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Here is the "Canonical List of Math Jokes" collection, in 10 parts! You may also be interested in another collection of science and math humor from Joachim Verhagen. There is some math humor here that I haven't collected yet, as well as humor in various areas of science. http://www.xs4all.nl/~jcdverha/scijokes/ Parts 7 - 10 of this "Canonical List of Math Jokes" contain material from Joachim's collection, with permission. Some new humor items are at the beginning of this section. New ones from Joachim are in part 10. For some math related comics try "Brandon's Math Comics" at: http://www.csun.edu/~hcmth014/comics.html For "Images of Mathematicians on Postage Stamps" see: http://www.geocities.com/mathstamps/index.html For "Math on Stamps" see: http://www.geocities.com/davidstoneuk/index.html Is it possible? Information on the world's first illegal prime may be found at: http://primes.utm.edu/curios/page.php?number_id=953 and http://www.utm.edu/research/primes/glossary/Illegal.html When I started this collection quite some time ago in an effort to reduce the traffic and repetition on rec.humor and to gather math humor in one place, I failed to save humor attributions and thereby violated netiquette. Most of the items, I'm sure, were 2nd, 3rd, etc., -hand anyway, but if you know of an original piece of humor without attribution, and you can make a good claim, let me know. Michael Cook ------------------------------------------------------------------------------- "There are only 10 types of people in this world: those who understand binary and those who don't." ------------------------------------------------------------------------------- A while back in my company's technical library, I found proof that mathematics is dull, at least for engineers. On the shelf, with Dewey decimal number 510 D, is the book "Mathematics for Engineers", 2nd. ed., McGraw-Hill Book Company, Inc., New York and London, 1941. The author? Raymond W. Dull Finally proof for all those who truly thought math *was* Dull! ------------------------------------------------------------------------------- A serious word problem. Do you know the solution? ================================================== The combined age of a ship and its boiler is 48 years. The ship is twice as old as the boiler was when the ship was half as old as the boiler will be when the boiler is three times as old as the ship was when the ship was three times as old as the boiler. How old is the ship? What are the mathematical equations that will solve this problem? ------------------------------------------------------------------------------- "I can't explain this. I think it's obvious, though." - an MIT Algebraic Geometry professor, March 17, 2000 [From 'Quote of the Day', Submitted by: Rick Sayre, Mar. 20, 2000] ------------------------------------------------------------------------------- "Obvious" is the most dangerous word in mathematics. -- Bell, Eric Temple (1883-1960) ------------------------------------------------------------------------------- Here is a good, animated web site that illustrates the proof of the Pythagorean Theorem. It is an interesting proof, using shearing and translation of triangles. http://www.math.ubc.ca/~morey/java/pyth/ ------------------------------------------------------------------------------- Just recently, I rediscovered an interesting piece that I had read years ago. It it the article on non-standard ways to find the height of a building given a barometer. A student gives several non-traditional ways to do this. Read the article at: http://www.cut-the-knot.com/manifesto/thinking.html or: http://www.lhup.edu/~dsimanek/angelpin.htm The article is by Alexander Calandra and appeared first in "The Saturday Review" (December 21, 1968, p 60). It is also in the collection "More Random Walks in Science" by R.L.Weber, The Institute of Physics, 1982. ------------------------------------------------------------------------------- From: Richard CarrApologies in advance: A new PhD in algebra gets a temporary position at a university for a year. He bumps into one of the faculty and, having the cockiness and arrogance of youth, says to him, "I have heard it said that all logicians go insane. Why then did you decide to study Model Theory?" "My dear doctor, very few logicians go insane but the entire algebra faculty is seeing the psychiatrist," replied the logician. Thusly tempered, the young man replies uncertainly, "The entire faculty?" "Yes, they're all in group therapy." ------------------------------------------------------------------------------- What is (15 minus three times five) plus (20 minus four times five) plus (36 minus nine times four) plus (72 minus nine times eight) plus (98 minus eight times twelve) plus (56 minus seven times eight) [... and on and on ...]? A lot of work for nothing. -- as told to me by my daughter Amy ------------------------------------------------------------------------------- From: jfunk@adams.net (jim funk) A piece of string walked into a small town on a hot, dusty day. He was thirsty, so he sauntered into the first establishment he encountered and asked the waiter for a glass of water. "Sorry", said the waiter, "we don't serve strings here." Discouraged, the string walked out. A little further down the street, he met a stranger. "You look hot," said the stranger. "Why don't you go into that cafe and get a drink of water?" "I tried that," said the string, "but the waiter wouldn't serve me anything because I'm just a string." "No problem" said the stranger. "I'll fix you up." He grabbed the string, tied him in a bowline and frayed his ends. "Now try it." The string slipped back into the cafe and asked the waiter for a glass of water. "Hey," said the waiter, "aren't you the piece of string that was just in here?" "Nope," retorted the string, "I'm a frayed knot." ------------------------------------------------------------------------------- Yucks Digest Sun, 9 Nov 97 Volume 7 : Issue 22 From: "Roberts, Robin" Engineers and scientists will never make as much money as business executives. Now follows a rigorous mathematical Proof that explains why this is true: Postulate 1: Knowledge is Power. Postulate 2: Time is Money. As every engineer knows, Work ---- = Power Time Since Knowledge = Power, and Time = Money, we have Work ----- = Knowledge Money Solving for Money, we get: Work --------- = Money Knowledge Thus, as Knowledge approaches zero, Money approaches infinity regardless of the Work done. Conclusion: The Less you Know, the more you Make. Note: It has been speculated that the reason why Bill Gates dropped out of Harvard's math program was because he stumbled upon this proof as an undergraduate, and dedicated the rest of his career to the pursuit of ignorance. ------------------------------------------------------------------------------- Math and Alcohol don't mix, so... PLEASE DON'T DRINK AND DERIVE Then there's every parent's scream when their child walks into the room dazed and staggering: OH NO...YOU'VE BEEN TAKING DERIVATIVES!! ------------------------------------------------------------------------------- From: Dave Boll I was email-chatting with a friend, and he made a comment on my .sig that really cracked me up. I included it below so that you can be cracked up also. --- Home page: http://www.omn.com/dboll Stop by for a visit! Lots of stuff on Recreational Mathematics, Amateur Astronomy, etc. ^^^^^^^^^^^^^^^^^^^^^^^^ > Yeah, I used to think it was just recreational... then I started > doin' it during the week... you know, simple stuff: differentiation, > kinematics. Then I got into integration by parts... I started doin' > it every night: path integrals, holomorphic functions. Now I'm > on diophantine equations and sinking deeper into transfinite > analysis. Don't let them tell you it's just recreational. > > Just say {}. ROTFL! Fortunately, I can quit any time I want. ------------------------------------------------------------------------------- The following is from a Calvin and Hobbes cartoon dated 3/6/91. Calvin: You know, I don't think math is a science, I think it's a religion. Hobbes: A religion? Calvin: Yeah. All these equations are like miracles. You take two numbers and when you add them, they magically become one NEW number! No one can say how it happens. You either believe it or you don't. [Pointing at his math book] This whole book is full of things that have to be accepted on faith! It's a religion! Hobbes: And in the public schools no less. Call a lawyer. Calvin: [Looking at his homework] As a math athiest, I should be excused from this. ------------------------------------------------------------------------------- For those few who can't remember the value of PI to the 30th place the following mnemonic may be of help. The number of letters in each word represents the value of the digit: This appeared in Nature, October 20, 1994 in a letter from W. E. Ormerod who was quoting from G. F. Hull's "An Elementary Survey of Modern Physics". "Qui j'aime a faire apprendre un nombre util aux sages! Immortel Archimede, artiste ingenieur Qui de ton jugement peut priser la valuer? Pour moi, ton probleme eut de parieiles avantages." (Notes: You are on your own for the diacritical marks.) Submitted by: harvey@acf2.NYU.EDU (harvey) ------------------------------------------------------------------------------- THIRTEEN MISUNDERSTANDINGS IN THE HISTORY OF MATHEMATICS In the interest of historical accuracy let it be known that .... 1) Fibonacci's daughter was not named "Bunny". 2) Michael Rolle was not Danish, and did not call his daughter "Tootsie". 3) William Horner was not called "Little-Jack" by his friends. 4) The "G" in G. Peano does not stand for "grand". 5) Rene Descartes' middle name is not "push". 6) Isaac Barrow's middle name is not "wheel". 7) There is no such place as the University of Wis-cosine, and if there was, the motto of their mathematics department would not be "Secant ye shall find." 8) Although Euler is pronounced oil-er, it does not follow that Euclid is pronounced oi-clid. 9) Franklin D. Roosevelt never said "The only thing we have to sphere is sphere itself." 10) Fibonacci is not a shortened form of the Italian name that is actually spelled: F i bb ooo nnnnn aaaaaaaa ccccccccccccc ccccccccccccccccccccc iiiiiiiiiiiiiiiiiiiiiiiiiiiiiiiiii. 11) It is true that August Mobius was a difficult and opinionated man. But he was not so rigid that he could only see one side to every question. 12) It is true that Johannes Kepler had an uphill struggle in explaining his theory of elliptical orbits to the other astronomers of his time. And it is also true that his first attempt was a failure. But it is not true that after his lecture the first three questions he was asked were "What is elliptical?", "What is an orbit?", and "What is a planet? 13) It is true that primitive societies use only rough approximations for the known constants of mathematics. For example, the northern tribes of Alaska consider the ratio of the circumference to the diameter of a circle to be 3. But it is not true that the value of 3 is called Eskimo pi. Incidentally, the survival of these tribes is dependent upon government assistance, which is not always forthcoming. For example, the Canadian firm of Tait and Sons sold a stock of defective compasses to the government at half-price, and the government passed them onto the northern natives. Hence the saying among these peoples: "He who has a Tait's is lost." --From Michael Stueben: high school math/C.S. teacher E-mail address: mstueben@pen.k12.va.us ------------------------------------------------------------------------------- Q: What does (x-a)(x-b)(x-c)...(x-z) equal? A: [Hint: check out the 24th factor]. ------------------------------------------------------------------------------- The three laws of thermodynamics: 1. You can't win the game. 2. You can't break even. 3. You can't even quit. ------------------------------------------------------------------------------- Here's a limerick I picked up off the net a few years back - looks better on paper. 3_ \/3 / | 2 3 X pi 3_ | z dz X cos(--------) = ln (\/e ) | 9 / 1 Which, of course, translates to: Integral z-squared dz from 1 to the cube root of 3 times the cosine of three pi over 9 equals log of the cube root of 'e'. And it's correct, too. ------------------------------------------------------------------------------- This poem was written by John Saxon (an author of math textbooks). ((12 + 144 + 20 + (3 * 4^(1/2))) / 7) + (5 * 11) = 9^2 + 0 Or for those who have trouble with the poem: A Dozen, a Gross and a Score, plus three times the square root of four, divided by seven, plus five times eleven, equals nine squared and not a bit more. ------------------------------------------------------------------------------- 'Tis a favorite project of mine A new value of pi to assign. I would fix it at 3 For it's simpler, you see, Than 3 point 1 4 1 5 9. ("The Lure of the Limerick" by W.S. Baring-Gould, p.5. Attributed to Harvey L. Carter). ------------------------------------------------------------------------------- If inside a circle a line Hits the center and goes spine to spine And the line's length is "d" the circumference will be d times 3.14159 ------------------------------------------------------------------------------- If (1+x) (real close to 1) Is raised to the power of 1 Over x, you will find Here's the value defined: 2.718281... ------------------------------------------------------------------------------- An engineer thinks that his equations are an approximation to reality. A physicist thinks reality is an approximation to his equations. A mathematician doesn't care. ------------------------------------------------------------------------------- Why is the number 10 afraid of seven? -- because seven ate nine. ------------------------------------------------------------------------------- We use epsilons and deltas in mathematics because mathematicians tend to make errors. ------------------------------------------------------------------------------- Q: What's big, grey, and proves the uncountability of the reals? A: Cantor's Diagonal Elephant! Q: How can you tell that Harvard was layed out by a mathematician? A: The div school [divinity school] is right next to the grad school... ------------------------------------------------------------------------------- The Stanford Linear Accelerator Center was known as SLAC, until the big earthquake, when it became known as SPLAC. SPLAC? Stanford Piecewise Linear Accelerator. ------------------------------------------------------------------------------- Q: How many topologists does it take to change a light bulb? A: It really doesn't matter, since they'd rather knot. ------------------------------------------------------------------------------- A mathematician decides he wants to learn more about practical problems. He sees a seminar with a nice title: "The Theory of Gears." So he goes. The speaker stands up and begins, "The theory of gears with a real number of teeth is well known ..." ------------------------------------------------------------------------------- A group of scientists were doing an investigation into problem-solving techniques, and constructed an experiment involving a physicist, an engineer, and a mathematician. The experimental apparatus consisted of a water spigot and two identical pails, one of which was fastened to the ground ten feet from the spigot. Each of the subjects was given the second pail, empty, and told to fill the pail on the ground. The physicist was the first subject: he carried his pail to the spigot, filled it there, carried it full of water to the pail on the ground, and poured the water into it. Standing back, he declared, "There: I have solved the problem." The engineer and the mathematician each approached the problem similarly. Upon finishing, the engineer noted that the solution was exact, since the volumes of the pails were equal. The mathematician merely noted that he had proven that a solution exists. Now, the experimenters altered the parameters of the task a bit: the pail on the ground was still empty, but the subjects were presented with a pail that was already half-filled with water. The physicist immediately carried his pail over to the one on the ground, emptied the water into it, went back to the spigot, *filled* the pail, and finally emptied the entire contents into the pail on the ground, overflowing it and spilling some of the water. Upon finishing, he commented that the problem should have been better stated. The engineer, in turn, thought for some time before going into action. He then took his half-filled pail to the spigot, filled it to the brim, and filled the pail on the ground from it. Again he noted that the problem had an exact solution, which of course he had found. The mathematician thought for a long time before stirring. At last he stood up, emptied his pail onto the ground, and declared, "The problem has been reduced to one already solved." ------------------------------------------------------------------------------- Professor Dirac, a famous Applied Mathematician-Physicist, had a horse shoe over his desk. One day a student asked if he really believed that a horse shoe brought luck. Professor Dirac replied, "I understand that it brings you luck if you believe in it or not." ------------------------------------------------------------------------------- First of all let me make it clear that I have nothing against contravariant functors. Some of my best friends are cohomology theories! But now you aren't supposed to call them contravariant anymore. It's Algebraically Correct to call them 'differently arrowed'!! In the same way that transcendental numbers are polynomially challenged? Manifolds are personifolds (humanifolds). Neighborhoods are neighbor victims of society. It's the Asian Remainder Theorem. It isn't PC to use "singularity" - the function is "convergently challenged" there. ------------------------------------------------------------------------------- Why did the computer scientist die in the shower? Because he read the instructions on the shampoo bottle, "Lather, rinse, repeat." Why did the calculus student have so much trouble making Kool-Aid? Because he couldn't figure out how to get a quart of water into the little package. Q: Why do computer scientists confuse Christmas and Halloween? A: Because Oct 31 = Dec 25 ------------------------------------------------------------------------------- Here are some phrases used to remember SIN, COS, and TAN. (SIN = Opposite/Hypotenuse, COS = Adjacent/H, TAN = O/A). 1. SOHCAHTOA (sock-a-toe-a) 2. The Cat Sat On An Orange And Howled Hard 3. Some Old Hulks Carry A Huge Tub Of Ale 4. Silly Old Hitler Caused Awful Headaches To Our Airmen 5. Some Old Hag Cracked All Her Teeth On Asparagus 6. Some Old Hairy Camels Are Hairier Than Others Are 7. Silly Old Harry Caught A Herring Trawling Off America 8. SOPHY, CADHY, TOAD 9. Some Old Horse Caught Another Horse Taking Oats Away 10. Some Opera Houses (From: johnf@thuridion.com) Can Always Have The Overture Again --------------------------------units and dimensions------------- 2 monograms 1 diagram 8 nickles 2 paradigms 2 wharves 1 paradox 10E5 bicycles 2 megacycles 1 unit of suspense in an Agatha Christie novel 1 whod unit ------------------------------------------------------------------------------- From: johnf@thuridion.com Q: What goes "Pieces of nine! Pieces of nine!"? A: A parroty error!! [Hint: Compare the binary values of 8 and 9. -- MLC] ------------------------------------------------------------------------------- Q: What did the circle say to the tangent line? A: "Stop touching me!" ------------------------------------------------------------------------------- A mathematician is a person who says that, when 3 people are supposed to be in a room but 5 came out, 2 have to go in so the room gets empty... ------------------------------------------------------------------------------- The upgrade path to the most powerful and satisfying computer: * Pocket calculator * Commodore Pet / Apple II / TRS 80 / Commodore 64 / Timex Sinclair (Choose any of the above) * IBM PC * Apple Macintosh * Fastest workstation of the time (HP, DEC, IBM, SGI: your choice) * Minicomputer (HP, DEC, IBM, SGI: your choice) * Mainframe (IBM, Cray, DEC: your choice) And then you reach the pinnacle of modern computing facilities: ********************************************************* ******* G R A D U A T E S T U D E N T S ******** ********************************************************* Yes, you just sit back and do all of your computing through lowly graduate students. Imagine the advantages: * Multi-processing, with as many processes as you have students. You can easily add more power by promising more desperate undergrads that they can indeed escape college through your guidance. Special student units can even handle several tasks *on*their*own*! * Full voice recognition interface. Never touch a keyboard or mouse again. Just mumble commands and they *will* be understood (or else!). * No hardware upgrades and no installation required. Every student comes complete with all hardware necessary. Never again fry a chip or $10,000 board by improper installation! Just sit that sniveling student at a desk, give it writing utensils (making sure to point out which is the dangerous end) and off it goes. * Low maintenance. Remember when that hard disk crashed in your Beta 9900, causing all of your work to go the great bit bucket in the sky? This won't happen with grad students. All that is required is that you give them a good *whack!* upside the head when they are acting up, and they will run good as new. * Built-in lifetime. Remember that awful feeling two years after you bought your GigaPlutz mainframe when the new faculty member on the block sneered at you because his FeelyWup workstation could compute rings around your dinosaur? This doesn't happen with grad students. When they start wearing and losing productivity, simply give them the PhD and boot them out onto the street to fend for themselves. Out of sight, out of mind! * Cheap fuel: students run on Coca Cola (or the high-octane equivalent -- Jolt Cola) and typically consume hot spicy chinese dishes, cheap taco substitutes, or completely synthetic macaroni replacements. It is entirely unnecessary to plug the student into the wall socket (although this does get them going a little faster from time to time). * Expansion options. If your grad students don't seem to be performing too well, consider adding a handy system manager or software engineer upgrade. These guys are guaranteed to require even less than a student, and typically establish permanent residence in the computer room. You'll never know they are around! (Which you certainly can't say for an AXZ3000-69 150 gigahertz space-heater sitting on your desk with its ten noisy fans....) [Note however that the engineering department still hasn't worked out some of the idiosyncratic bugs in these expansion options, such as incessant muttering at nobody in particular, occasionaly screaming at your grad students, and posting ridiculous messages on world-wide bulletin boards.] So forget your Babbage Engines and abacuses (abaci?) and PortaBooks and DEK 666-3D's and all that other silicon garbage. The wave of the future is in wetware, so invest in graduate students today! You'll never go back! ------------------------------------------------------------------------------- He thinks he's really smooth, but he's only C^1. He's always going off on a tangent. ------------------------------------------------------------------------------- If I have seen farther than others, it is because I stood on the shoulder of giants. -- Isaac Newton If I have not seen as far as others, it is because giants were standing on my shoulders. -- Hal Abelson In computer science, we stand on each other's feet. -- Brian K. Reid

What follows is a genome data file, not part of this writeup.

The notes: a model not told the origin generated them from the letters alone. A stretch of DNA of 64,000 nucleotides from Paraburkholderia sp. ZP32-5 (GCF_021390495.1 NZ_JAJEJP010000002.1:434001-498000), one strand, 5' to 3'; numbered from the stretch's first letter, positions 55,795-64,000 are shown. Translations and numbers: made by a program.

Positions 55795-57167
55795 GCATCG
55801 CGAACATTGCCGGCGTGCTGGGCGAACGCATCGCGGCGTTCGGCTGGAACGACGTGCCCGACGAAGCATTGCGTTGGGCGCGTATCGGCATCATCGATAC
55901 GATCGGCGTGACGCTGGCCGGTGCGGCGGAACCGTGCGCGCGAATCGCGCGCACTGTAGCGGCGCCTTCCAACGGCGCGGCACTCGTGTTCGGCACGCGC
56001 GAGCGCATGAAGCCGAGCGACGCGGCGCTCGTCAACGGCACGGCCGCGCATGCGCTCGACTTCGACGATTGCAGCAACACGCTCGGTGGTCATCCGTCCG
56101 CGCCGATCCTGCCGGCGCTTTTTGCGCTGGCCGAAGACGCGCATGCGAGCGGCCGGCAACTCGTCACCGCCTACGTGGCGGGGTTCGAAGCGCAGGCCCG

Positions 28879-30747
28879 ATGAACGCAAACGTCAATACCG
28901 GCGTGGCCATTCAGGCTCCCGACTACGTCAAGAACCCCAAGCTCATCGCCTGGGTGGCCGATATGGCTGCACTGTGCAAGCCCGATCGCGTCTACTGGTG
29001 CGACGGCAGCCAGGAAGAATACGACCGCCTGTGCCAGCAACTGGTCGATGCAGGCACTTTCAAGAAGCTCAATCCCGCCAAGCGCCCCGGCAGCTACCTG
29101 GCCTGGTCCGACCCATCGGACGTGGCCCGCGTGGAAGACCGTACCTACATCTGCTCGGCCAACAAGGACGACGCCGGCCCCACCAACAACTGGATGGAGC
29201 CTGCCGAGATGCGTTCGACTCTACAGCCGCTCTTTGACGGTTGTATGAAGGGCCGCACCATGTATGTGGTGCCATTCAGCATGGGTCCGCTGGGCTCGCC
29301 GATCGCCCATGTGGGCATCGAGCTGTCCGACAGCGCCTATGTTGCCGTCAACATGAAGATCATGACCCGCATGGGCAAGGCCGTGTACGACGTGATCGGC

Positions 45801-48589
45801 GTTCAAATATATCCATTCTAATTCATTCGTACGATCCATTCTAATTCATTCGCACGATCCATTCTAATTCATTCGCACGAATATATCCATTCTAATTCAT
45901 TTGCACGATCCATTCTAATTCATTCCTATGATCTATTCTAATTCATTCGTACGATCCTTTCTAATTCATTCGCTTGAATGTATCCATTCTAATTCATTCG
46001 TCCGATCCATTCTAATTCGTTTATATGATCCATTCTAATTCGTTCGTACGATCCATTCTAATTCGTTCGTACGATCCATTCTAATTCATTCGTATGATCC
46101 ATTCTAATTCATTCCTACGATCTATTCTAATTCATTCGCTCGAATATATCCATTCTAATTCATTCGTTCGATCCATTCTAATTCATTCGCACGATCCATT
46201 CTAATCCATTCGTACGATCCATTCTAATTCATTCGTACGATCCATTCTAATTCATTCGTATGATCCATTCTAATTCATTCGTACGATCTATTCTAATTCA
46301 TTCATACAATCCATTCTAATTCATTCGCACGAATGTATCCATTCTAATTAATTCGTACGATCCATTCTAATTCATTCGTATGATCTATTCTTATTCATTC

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Last modified 20-July-2002.